The next day, we had a late lunch at a beautiful restaurant by the sea. We were definitely impressed by the bridge lined with colorful banners and the mangrove below it. And, in the restaurant, we dined before a breathtaking view of the sea. We were also surrounded by wooden ethnic carvings and colorful banners. With the beautiful view, the warm and accommodating staff and the delicious dishes, dining here for a whole afternoon is a time well-spent.




The Subterranean River
Instead of joining a tour, we decided to rent a motorbike from a shop on Rizal Avenue and head to the subterranean river on our own. Having the freedom to stop anywhere and whenever we want made the trip more enjoyable. The only downside is that our butts were a bit sore after the long drive.

Getting a bike wasn't a hassle. We just needed to pay for the day's rent and come back with a full tank. And, the trip to Sabang was a piece of cake since there were barely any turns. When we got there, we parked the motorbike by the tourism office. We paid for the permit and entrance fees and went for a quick lunch while waiting for our boat. We were quite lucky since we were asked to share the boat with a tour group and didn't have to pay the full amount for a boat.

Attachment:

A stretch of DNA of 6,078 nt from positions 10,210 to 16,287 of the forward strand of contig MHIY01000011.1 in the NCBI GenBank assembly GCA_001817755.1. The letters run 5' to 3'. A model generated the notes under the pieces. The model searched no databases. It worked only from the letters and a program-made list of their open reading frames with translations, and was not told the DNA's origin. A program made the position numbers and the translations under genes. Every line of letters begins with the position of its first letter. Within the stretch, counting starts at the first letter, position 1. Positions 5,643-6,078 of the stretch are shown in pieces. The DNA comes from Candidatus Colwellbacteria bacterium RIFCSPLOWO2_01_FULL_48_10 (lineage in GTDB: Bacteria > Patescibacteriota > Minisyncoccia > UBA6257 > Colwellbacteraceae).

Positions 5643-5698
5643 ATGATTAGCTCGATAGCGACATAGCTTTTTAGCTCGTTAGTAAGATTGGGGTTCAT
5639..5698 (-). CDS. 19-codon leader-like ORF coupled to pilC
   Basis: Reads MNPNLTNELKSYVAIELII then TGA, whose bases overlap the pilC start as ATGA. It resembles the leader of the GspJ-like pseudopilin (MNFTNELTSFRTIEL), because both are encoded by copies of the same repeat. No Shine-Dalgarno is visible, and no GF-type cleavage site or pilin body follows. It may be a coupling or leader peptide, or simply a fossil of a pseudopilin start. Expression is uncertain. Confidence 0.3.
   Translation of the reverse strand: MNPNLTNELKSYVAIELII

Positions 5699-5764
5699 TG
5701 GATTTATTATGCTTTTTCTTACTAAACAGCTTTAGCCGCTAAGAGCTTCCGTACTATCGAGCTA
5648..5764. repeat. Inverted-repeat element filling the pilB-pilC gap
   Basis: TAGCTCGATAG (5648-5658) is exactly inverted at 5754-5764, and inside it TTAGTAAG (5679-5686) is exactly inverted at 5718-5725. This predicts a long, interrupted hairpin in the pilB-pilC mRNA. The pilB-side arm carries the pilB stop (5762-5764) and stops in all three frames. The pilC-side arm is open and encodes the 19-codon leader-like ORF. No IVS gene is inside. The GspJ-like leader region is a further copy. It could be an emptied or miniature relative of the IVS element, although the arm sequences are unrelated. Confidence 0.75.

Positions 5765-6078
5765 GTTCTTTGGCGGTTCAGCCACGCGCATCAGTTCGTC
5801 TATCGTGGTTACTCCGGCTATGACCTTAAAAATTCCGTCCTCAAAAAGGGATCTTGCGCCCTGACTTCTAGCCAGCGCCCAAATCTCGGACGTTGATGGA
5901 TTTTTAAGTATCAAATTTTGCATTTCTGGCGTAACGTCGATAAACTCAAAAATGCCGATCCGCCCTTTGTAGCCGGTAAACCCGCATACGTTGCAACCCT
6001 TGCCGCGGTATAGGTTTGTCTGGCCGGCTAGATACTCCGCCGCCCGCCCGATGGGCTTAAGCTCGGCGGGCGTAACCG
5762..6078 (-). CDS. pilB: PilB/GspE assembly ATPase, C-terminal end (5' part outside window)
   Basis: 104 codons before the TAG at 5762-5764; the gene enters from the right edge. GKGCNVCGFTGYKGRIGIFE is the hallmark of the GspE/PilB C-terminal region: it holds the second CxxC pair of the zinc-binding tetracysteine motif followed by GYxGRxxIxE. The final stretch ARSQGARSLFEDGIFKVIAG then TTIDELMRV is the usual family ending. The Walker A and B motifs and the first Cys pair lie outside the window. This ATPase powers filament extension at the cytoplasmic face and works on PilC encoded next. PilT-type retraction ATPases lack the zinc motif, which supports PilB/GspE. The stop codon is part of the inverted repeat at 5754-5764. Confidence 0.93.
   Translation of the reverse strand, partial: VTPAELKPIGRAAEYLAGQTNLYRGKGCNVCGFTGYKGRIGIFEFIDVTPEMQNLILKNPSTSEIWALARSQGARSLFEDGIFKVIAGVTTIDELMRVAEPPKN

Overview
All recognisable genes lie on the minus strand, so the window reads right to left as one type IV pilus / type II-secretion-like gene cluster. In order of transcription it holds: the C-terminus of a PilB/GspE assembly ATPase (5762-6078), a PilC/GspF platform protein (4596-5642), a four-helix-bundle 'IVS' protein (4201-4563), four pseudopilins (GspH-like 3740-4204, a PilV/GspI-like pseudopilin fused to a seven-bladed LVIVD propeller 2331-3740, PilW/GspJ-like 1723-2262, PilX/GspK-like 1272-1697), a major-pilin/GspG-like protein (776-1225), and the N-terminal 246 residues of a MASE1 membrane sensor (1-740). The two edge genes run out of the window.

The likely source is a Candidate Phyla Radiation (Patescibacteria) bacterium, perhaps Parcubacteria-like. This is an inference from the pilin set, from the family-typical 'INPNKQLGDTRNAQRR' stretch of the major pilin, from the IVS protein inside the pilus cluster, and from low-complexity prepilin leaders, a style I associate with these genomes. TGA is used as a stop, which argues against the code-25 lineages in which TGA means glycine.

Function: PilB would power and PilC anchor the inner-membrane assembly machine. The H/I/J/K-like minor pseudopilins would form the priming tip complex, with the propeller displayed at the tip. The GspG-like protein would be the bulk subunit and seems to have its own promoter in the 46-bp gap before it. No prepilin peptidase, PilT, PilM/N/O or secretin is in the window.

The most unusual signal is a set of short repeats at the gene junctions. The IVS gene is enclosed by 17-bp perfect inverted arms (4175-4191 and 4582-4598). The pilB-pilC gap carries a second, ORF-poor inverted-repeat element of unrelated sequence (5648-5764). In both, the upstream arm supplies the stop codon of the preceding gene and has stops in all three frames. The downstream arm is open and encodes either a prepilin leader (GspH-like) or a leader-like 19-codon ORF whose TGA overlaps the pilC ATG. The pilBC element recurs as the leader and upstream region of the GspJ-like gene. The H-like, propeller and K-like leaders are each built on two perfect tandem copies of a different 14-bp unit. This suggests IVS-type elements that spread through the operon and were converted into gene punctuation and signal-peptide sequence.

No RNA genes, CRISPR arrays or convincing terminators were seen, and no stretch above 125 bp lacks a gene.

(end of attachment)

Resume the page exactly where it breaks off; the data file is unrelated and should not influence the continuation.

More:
I liked the subterranean river in Palawan because it was untouched. Unlike the underground cave in Laos or the Halong Bay cave, no lights were installed. The tour revolved around the natural formations and creatures that can be seen in the cave. And, for an added amount, the boat can go further to take you to see the sea cow fossils. Unfortunately, seeing this added attraction maybe difficult to organize if you are sharing the boat with complete strangers who do not want to pay the extra amount or go deeper into the cave. So, if you want to see some sea cow fossils, better organize this before you get on the boat.

Honda XR. We rented a Honda XR from a nearby rental shop.

Stopover. We stopped by a souvenir shop with a fantastic view.

Daluyon Restaurant. Before getting on a boat to the underground river, we decided to have lunch here.